Nicolas Cage and Sion Sono are a match made in Gonzo Filmmaking heaven. Does the Samurai/Western/Supernatural/Nuclear Apocalyptic/Crime film Prisoners of the Ghostland live up to the men’s respective reputation?
Far too often people label films “crazy” when they’re not. True transgressive filmmaking and filmmakers are a rarity nowadays. Even rarer is the use of actual Movie Stars in these types of films. Things that people say are transgressive truly aren’t. Prisoners of the Ghostland is a piece of pop lunacy that is truly transgressive in its “I don’t honestly give a fuck if you get it” attitude and style of storytelling. Sono has made a film that is equal parts nonsensical and deeply mediative.
As a willing partner in this venture is Nicolas Cage. Cage is Toshiro Mifune to Sono’s Akira Kurosawa. There is an understanding to Cage’s madness under Sono’s direction that few filmmakers have accomplished. Cage appears to have found a complicit and even wilder artist than himself in Sono. Broad Specificity is the best way to describe Cage’s work here. The no-named Hero that Cage plays is both a very broad archetype and a specific abstract piece of made-up mania. Cage plays the film with bursts of his patented style of eccentric dialog and mannerisms but its suited for the role as there’s even bigger and broader performances in the film.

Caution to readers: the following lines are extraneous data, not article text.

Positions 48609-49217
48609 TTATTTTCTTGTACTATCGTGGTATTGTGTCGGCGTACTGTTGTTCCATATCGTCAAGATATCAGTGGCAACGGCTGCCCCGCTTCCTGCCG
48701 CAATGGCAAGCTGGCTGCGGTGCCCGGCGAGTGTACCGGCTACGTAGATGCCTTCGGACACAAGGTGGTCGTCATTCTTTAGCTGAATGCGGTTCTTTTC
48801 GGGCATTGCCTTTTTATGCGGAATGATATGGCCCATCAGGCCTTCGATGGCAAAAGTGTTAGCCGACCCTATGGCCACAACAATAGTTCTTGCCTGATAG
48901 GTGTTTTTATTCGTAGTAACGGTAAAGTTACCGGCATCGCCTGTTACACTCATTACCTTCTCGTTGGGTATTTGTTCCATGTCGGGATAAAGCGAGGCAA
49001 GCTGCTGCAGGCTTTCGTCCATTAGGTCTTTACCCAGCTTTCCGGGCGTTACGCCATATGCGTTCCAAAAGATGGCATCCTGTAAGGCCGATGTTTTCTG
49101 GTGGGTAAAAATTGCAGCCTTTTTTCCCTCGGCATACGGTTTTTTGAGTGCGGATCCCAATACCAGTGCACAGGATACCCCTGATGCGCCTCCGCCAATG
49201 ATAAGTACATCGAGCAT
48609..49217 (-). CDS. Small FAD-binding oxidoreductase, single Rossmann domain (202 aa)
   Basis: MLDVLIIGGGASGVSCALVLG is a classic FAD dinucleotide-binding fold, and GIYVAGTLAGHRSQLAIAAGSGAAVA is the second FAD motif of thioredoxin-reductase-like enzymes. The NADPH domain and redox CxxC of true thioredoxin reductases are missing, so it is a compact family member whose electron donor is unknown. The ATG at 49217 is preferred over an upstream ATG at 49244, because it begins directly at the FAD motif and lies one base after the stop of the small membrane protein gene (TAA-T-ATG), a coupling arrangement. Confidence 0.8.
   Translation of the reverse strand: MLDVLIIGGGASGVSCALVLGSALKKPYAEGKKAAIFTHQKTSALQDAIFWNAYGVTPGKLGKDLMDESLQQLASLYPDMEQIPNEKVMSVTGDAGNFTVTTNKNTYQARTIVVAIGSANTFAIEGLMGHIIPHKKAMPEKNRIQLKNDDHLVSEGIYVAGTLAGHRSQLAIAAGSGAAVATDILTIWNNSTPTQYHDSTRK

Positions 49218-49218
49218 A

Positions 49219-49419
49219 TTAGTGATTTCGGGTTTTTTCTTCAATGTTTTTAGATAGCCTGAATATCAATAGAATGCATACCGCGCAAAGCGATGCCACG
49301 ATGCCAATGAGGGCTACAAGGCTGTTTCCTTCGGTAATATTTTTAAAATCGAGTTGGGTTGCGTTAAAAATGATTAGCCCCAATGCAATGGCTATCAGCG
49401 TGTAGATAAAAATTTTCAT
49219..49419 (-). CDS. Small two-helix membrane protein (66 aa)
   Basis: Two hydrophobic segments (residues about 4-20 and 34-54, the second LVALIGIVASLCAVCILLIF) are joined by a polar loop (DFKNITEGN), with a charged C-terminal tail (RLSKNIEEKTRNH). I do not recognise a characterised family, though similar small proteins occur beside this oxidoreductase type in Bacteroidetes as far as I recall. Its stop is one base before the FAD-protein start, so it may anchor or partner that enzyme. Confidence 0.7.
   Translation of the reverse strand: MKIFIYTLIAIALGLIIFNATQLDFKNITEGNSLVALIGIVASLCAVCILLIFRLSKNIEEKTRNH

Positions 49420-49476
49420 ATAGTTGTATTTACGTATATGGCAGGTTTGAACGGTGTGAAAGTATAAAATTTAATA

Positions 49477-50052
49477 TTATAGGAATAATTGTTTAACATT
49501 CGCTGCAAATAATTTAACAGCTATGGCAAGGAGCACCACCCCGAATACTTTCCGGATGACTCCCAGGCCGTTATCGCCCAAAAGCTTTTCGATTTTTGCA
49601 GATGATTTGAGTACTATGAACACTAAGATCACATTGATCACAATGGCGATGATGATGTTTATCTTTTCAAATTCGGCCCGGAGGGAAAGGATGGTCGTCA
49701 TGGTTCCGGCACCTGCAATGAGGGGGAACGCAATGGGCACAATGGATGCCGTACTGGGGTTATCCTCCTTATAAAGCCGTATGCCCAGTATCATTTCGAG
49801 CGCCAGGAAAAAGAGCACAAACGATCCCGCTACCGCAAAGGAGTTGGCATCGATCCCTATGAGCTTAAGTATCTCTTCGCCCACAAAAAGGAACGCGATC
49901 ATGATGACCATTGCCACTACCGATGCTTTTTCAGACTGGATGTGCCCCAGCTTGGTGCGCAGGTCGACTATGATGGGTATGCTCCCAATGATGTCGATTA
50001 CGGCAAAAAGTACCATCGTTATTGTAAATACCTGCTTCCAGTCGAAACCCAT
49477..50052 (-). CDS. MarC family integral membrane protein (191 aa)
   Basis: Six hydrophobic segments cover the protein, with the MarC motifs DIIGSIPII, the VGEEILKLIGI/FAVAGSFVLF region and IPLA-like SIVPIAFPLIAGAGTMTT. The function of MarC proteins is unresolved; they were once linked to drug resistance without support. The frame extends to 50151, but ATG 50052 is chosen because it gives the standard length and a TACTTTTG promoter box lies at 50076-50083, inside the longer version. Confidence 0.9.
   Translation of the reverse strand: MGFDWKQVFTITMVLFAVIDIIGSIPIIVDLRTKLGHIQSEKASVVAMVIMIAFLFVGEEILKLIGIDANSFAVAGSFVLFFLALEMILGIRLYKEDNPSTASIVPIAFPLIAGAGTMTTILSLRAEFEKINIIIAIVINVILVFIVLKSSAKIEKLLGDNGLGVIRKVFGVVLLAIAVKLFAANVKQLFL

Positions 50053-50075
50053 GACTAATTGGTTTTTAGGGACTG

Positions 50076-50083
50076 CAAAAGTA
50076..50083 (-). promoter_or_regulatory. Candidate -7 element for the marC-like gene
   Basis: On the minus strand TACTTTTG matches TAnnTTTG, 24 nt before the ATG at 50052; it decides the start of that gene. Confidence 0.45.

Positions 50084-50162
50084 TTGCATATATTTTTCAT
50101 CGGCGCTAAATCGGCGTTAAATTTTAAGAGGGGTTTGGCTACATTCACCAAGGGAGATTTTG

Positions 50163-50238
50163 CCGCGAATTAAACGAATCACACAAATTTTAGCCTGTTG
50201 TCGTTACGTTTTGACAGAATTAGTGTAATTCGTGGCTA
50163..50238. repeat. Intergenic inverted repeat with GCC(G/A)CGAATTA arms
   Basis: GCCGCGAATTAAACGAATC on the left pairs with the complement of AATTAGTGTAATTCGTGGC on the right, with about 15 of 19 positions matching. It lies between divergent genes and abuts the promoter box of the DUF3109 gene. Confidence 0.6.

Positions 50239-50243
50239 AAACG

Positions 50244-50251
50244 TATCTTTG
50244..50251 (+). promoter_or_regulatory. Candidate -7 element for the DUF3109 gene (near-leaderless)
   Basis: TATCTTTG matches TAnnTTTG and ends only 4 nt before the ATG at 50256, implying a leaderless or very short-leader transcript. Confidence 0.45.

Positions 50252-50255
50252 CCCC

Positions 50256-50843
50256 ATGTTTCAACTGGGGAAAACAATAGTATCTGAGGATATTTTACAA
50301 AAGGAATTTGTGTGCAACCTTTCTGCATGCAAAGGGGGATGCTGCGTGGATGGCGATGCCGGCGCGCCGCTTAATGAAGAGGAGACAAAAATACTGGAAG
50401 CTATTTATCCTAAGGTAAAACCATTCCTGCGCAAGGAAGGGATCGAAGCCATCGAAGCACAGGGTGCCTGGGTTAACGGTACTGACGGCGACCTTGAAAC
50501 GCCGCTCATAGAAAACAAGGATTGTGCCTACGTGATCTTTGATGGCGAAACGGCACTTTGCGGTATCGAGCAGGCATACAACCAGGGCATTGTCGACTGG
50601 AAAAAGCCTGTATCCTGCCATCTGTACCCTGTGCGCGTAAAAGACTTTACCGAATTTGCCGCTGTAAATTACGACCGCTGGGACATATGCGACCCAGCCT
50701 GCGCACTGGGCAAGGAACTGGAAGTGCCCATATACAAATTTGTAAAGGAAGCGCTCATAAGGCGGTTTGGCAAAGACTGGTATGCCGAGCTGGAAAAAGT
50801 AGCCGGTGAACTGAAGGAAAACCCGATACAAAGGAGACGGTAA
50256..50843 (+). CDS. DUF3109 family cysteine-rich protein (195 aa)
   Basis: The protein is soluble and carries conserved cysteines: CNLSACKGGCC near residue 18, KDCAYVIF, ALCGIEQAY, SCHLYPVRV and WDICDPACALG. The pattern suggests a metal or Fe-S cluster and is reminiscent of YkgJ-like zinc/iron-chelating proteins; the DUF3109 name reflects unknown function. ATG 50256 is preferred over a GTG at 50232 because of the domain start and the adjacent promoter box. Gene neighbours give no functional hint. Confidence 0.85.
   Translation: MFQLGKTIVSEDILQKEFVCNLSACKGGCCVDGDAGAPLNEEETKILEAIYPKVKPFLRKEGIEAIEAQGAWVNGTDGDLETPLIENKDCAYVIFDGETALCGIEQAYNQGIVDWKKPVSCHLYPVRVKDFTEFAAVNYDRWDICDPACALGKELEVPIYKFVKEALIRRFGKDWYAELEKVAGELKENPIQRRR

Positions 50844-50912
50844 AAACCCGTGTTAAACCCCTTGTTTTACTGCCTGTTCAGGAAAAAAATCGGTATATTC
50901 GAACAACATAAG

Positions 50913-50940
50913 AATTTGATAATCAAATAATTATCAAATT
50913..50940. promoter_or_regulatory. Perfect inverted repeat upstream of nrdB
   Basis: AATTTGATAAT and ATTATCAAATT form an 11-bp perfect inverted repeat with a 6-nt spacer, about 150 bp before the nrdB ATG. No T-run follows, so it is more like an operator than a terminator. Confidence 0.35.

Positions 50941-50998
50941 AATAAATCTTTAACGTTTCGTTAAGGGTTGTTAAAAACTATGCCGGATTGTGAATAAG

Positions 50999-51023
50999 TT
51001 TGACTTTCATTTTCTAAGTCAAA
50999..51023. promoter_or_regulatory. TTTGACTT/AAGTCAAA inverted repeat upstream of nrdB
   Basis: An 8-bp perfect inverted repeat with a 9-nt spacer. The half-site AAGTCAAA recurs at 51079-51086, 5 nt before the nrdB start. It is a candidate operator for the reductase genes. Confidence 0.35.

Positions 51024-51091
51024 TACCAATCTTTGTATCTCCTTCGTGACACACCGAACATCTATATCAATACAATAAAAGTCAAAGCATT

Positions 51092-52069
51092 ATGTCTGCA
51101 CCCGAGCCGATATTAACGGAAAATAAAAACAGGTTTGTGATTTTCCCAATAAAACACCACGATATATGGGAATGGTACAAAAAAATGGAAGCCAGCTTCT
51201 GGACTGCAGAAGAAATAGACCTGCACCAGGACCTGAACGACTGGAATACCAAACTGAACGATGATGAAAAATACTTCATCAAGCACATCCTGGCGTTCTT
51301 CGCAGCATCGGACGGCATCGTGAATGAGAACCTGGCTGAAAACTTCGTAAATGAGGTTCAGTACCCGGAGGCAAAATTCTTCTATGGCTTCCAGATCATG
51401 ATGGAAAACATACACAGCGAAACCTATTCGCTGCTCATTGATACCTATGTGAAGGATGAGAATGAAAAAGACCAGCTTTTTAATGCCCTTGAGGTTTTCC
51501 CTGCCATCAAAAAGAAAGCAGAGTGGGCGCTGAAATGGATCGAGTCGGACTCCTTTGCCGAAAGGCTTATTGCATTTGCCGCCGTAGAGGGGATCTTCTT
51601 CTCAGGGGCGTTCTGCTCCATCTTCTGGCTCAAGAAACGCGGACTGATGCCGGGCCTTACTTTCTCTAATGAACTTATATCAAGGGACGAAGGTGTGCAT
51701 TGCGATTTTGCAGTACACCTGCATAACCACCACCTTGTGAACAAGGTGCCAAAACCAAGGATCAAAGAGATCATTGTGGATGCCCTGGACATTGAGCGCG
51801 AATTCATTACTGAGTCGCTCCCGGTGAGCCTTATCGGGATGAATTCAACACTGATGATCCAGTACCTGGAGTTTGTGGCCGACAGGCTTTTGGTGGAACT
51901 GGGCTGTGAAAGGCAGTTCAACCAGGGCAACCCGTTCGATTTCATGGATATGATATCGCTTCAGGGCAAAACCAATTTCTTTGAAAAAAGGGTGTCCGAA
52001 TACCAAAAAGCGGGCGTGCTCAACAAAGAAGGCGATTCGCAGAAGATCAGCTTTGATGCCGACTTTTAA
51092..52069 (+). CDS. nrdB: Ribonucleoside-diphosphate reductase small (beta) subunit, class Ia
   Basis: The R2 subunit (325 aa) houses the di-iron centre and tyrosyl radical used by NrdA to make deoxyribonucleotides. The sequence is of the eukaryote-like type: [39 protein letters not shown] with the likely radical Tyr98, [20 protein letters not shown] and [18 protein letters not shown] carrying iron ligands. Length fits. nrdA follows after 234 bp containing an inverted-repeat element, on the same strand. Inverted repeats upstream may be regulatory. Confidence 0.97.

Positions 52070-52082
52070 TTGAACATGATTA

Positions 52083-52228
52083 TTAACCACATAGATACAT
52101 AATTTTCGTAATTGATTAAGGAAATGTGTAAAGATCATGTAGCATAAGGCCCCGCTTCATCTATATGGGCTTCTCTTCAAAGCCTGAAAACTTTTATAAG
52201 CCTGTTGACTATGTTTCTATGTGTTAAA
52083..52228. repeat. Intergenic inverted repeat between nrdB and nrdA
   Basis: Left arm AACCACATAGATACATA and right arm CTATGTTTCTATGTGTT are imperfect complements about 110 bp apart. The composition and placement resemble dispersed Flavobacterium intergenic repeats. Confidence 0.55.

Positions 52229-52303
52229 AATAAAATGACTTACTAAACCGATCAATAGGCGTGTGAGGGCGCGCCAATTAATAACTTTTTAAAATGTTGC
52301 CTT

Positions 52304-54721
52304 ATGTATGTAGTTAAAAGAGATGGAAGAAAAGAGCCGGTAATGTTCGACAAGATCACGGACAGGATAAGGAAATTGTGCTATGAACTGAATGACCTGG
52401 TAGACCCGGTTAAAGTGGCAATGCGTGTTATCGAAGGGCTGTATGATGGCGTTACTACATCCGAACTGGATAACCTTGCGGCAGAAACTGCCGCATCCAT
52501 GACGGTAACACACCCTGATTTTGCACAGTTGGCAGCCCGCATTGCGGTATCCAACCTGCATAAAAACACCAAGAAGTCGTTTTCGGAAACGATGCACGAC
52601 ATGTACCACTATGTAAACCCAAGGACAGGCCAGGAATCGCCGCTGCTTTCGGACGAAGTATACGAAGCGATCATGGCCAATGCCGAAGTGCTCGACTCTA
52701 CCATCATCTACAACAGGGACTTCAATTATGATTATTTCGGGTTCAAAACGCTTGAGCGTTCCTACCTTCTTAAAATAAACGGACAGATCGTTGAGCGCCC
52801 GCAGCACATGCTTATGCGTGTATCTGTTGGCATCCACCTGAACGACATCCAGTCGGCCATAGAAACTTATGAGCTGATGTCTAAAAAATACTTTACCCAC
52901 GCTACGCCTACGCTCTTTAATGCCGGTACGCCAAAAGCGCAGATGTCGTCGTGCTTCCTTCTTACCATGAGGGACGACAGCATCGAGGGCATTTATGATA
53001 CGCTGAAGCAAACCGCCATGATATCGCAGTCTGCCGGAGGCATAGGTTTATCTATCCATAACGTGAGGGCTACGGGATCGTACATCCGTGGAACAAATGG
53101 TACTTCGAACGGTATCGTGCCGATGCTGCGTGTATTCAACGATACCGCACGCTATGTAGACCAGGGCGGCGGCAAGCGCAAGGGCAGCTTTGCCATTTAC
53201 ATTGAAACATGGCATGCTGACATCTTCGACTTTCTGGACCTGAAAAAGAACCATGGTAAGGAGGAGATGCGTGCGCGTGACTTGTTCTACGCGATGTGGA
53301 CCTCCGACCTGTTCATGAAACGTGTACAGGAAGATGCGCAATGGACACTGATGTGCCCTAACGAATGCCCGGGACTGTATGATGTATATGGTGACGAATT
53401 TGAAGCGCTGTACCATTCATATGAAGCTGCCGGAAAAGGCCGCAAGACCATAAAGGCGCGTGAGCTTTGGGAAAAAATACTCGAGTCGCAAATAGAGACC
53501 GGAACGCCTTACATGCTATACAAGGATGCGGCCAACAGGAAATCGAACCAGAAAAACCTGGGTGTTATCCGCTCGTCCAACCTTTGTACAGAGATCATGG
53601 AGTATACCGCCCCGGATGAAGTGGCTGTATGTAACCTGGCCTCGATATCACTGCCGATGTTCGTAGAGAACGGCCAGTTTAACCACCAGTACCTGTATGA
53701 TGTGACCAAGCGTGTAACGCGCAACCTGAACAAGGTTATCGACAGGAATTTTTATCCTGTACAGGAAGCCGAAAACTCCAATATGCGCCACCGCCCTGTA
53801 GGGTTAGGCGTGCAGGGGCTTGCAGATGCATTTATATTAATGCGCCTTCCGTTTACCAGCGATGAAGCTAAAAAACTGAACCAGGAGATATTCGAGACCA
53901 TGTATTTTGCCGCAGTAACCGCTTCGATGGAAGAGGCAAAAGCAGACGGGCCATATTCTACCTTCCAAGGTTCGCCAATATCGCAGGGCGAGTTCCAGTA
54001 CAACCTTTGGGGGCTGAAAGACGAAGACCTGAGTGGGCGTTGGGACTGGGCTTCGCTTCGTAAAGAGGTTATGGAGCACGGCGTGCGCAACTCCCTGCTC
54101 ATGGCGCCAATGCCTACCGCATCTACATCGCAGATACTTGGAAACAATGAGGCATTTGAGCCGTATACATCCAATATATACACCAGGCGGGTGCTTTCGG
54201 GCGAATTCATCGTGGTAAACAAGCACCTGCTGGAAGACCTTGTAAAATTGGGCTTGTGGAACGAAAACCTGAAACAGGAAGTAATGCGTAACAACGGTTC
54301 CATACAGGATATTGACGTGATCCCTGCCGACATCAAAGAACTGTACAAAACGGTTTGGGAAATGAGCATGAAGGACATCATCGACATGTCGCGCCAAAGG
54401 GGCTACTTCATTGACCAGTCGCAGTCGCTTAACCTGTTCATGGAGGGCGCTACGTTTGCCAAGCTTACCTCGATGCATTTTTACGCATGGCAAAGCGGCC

This is the type of film that even attempting to describe its plot will do no good for the film or the perspective view. It is the type of film that’s equally propelled by plot but also imagery both dream and nightmare. Sono has taken the script by screenwriters Aaron Hendry and Reza Sixo Safai, which I’m sure was a very straight-ahead venture, and sliced and diced it into oblivion. What we’re left with is the passing feeling of a “type of film” not so much outright homage or satires. A crazed heady brew of both Western and Eastern ideals bashed (not mashed there is a difference) together to create something that is in the upper echelon of weird Sono Cinematic Masterpieces (which there are plenty).
The film feels as much at home with Leone and Kurosawa imagery as it is with the sort of gross go for broke comedy of John Waters. Therein lies the conundrum of Prisoners of the Ghostland for an audience wants one thing with their films. Sono, along with his accomplice/star Cage, has no sort of want or inclination to have a film remain in the confines of genre or conventional storytelling. Prisoners of the Ghostland goes from the Shock and awe of NC-17 level gore to mediative critiques of society to goofy comedy. These blunt transitions often occur in the same scene.
In the end without any hyperbole Prisoners of the Ghostland is truly a unique cinematic experience. A Rorschach Test for the adventurous filmgoer that could end in elation or anger. Which one? Take the ticket and enjoy the ride …